Earlier in this chronicle, I mentioned a long, and overlong, encore. For his part, Ax played a famous waltz by Chopin, that in A minor. It’s a little long for an encore, after a concerto, I think. It has several sections. And Ax hurried the piece, just slightly. Did he have a sense that it was an imperfect choice?
After intermission, Jansons conducted Bruckner’s Symphony No. 6. Talk about noble soul and noble soul. Moreover, the vpo poured forth its grateful sound, with the brass loud, loud, without blaring. (How do they do that?) I have reservations about the Sixth, but since I have already criticized the Second, I am laying off the Sixth. To spend an hour bathed by Bruckner, Jansons, and the vpo is to spend a fortunate hour indeed. And you were not only bathed but uplifted.
West Side Story should live forever, an American masterpiece, and a masterpiece, period.
That night, an American musical took the stage: Leonard Bernstein’s West Side Story. Cecilia Bartoli was Maria. The conceit of the production was this: Maria is now twenty years older than she was when Tony was shot dead, and she is remembering everything that happened. So Bartoli stood around, looking pensive, anxious, etc., while a young actress played Maria. Bartoli did the singing for Maria, whenever required. The Tony both acted and sang. In my view, the conceit was unnecessary. Bartoli would have made a believable Maria, certainly for people beyond the first rows. And may I remind you that Cio-Cio-San, in Madama Butterfly, is supposed to be fifteen? Often she is portrayed by a battle axe. The score requires it.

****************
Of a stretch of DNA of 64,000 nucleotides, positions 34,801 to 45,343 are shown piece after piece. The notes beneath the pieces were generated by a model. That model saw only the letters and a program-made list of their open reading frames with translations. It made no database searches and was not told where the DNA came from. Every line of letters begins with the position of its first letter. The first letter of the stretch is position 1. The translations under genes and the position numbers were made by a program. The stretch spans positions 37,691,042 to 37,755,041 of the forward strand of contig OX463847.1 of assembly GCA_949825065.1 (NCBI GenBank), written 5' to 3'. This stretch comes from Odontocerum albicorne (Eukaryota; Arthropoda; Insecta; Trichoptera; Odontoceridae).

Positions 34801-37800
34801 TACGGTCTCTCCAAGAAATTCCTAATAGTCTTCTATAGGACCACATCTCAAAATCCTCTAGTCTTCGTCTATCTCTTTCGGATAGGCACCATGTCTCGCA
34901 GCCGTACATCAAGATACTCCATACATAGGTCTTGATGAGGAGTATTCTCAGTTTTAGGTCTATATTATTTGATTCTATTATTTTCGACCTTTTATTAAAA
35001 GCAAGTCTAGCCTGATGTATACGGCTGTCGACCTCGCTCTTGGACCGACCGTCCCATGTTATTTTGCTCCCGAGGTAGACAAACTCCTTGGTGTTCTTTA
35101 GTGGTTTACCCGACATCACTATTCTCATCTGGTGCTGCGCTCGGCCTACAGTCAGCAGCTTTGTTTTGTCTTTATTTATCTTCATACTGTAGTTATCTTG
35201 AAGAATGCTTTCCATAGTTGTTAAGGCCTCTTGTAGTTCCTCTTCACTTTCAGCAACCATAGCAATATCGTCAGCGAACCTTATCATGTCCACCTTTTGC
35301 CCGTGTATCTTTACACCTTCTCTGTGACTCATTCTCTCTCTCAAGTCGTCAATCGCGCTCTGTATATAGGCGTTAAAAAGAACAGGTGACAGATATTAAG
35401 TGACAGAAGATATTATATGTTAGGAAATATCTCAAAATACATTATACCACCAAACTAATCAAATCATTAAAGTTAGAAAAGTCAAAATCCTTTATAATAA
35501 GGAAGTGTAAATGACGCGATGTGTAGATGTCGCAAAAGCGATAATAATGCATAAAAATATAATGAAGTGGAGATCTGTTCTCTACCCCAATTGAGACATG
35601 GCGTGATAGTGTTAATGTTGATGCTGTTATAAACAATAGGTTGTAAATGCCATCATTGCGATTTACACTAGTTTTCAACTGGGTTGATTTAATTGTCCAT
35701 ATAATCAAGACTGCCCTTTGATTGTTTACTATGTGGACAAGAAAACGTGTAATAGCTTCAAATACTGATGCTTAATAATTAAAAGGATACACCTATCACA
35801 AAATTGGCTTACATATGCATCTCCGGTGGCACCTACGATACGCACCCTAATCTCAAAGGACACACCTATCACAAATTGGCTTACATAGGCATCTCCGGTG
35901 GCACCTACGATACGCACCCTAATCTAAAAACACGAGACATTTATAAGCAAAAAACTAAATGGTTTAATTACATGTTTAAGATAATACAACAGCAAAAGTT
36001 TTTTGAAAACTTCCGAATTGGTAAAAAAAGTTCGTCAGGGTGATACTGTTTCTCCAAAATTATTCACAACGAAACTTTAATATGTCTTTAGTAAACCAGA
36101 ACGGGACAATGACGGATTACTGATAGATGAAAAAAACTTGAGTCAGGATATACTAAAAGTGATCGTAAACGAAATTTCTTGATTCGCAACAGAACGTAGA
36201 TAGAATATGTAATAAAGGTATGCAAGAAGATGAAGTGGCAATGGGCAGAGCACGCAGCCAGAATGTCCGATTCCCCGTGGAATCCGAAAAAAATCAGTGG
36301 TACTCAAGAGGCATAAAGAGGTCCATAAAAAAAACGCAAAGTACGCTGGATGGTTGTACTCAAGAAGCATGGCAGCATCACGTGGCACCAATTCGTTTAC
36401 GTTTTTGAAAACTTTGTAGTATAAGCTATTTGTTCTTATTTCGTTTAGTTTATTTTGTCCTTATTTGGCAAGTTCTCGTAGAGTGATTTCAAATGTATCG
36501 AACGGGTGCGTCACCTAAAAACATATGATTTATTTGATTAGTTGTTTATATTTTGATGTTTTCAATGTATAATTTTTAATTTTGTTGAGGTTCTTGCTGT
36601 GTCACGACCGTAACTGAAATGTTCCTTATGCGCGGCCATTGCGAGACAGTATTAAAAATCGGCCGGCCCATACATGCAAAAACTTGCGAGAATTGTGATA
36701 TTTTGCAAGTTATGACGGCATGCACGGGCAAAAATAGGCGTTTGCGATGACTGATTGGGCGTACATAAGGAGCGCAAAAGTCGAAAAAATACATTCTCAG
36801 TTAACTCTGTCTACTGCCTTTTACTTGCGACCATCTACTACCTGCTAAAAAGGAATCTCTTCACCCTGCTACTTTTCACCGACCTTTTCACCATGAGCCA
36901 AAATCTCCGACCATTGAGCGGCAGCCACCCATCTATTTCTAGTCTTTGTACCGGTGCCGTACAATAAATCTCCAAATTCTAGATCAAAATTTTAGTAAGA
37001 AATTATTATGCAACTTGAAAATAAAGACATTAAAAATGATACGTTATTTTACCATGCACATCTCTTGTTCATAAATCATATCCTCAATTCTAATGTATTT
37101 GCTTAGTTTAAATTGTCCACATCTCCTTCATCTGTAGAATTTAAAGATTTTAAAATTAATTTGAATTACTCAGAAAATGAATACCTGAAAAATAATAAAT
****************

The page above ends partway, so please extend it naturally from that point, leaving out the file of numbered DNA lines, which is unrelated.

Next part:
In Maria’s music, Bartoli tended to be breathy, and she was miked—like everyone else in this show. Also, she took some unwise liberties, warping the music. “Somewhere,” for example, should be relatively straight—it sells itself. But Bartoli’s sincerity and heart? They always win the day. Tony was Norman Reinhardt, an American tenor, and he filled the bill. That splendid aria “Maria” was beautiful and suitably wide-eyed, or giddy. A solid technique undergirded it. It was well-nigh Polenzani-esque. Gustavo Dudamel, conducting his Simón Bolívar orchestra from Venezuela, was idiomatic, sensitive, and exciting. He conducted the hell out of the score. Bernstein would have been pleased.
I don’t know how much of his classical music will last. But West Side Story? It should live forever, an American masterpiece, and a masterpiece, period.
This article originally appeared in The New Criterion, Volume 35 Number 2, on page 59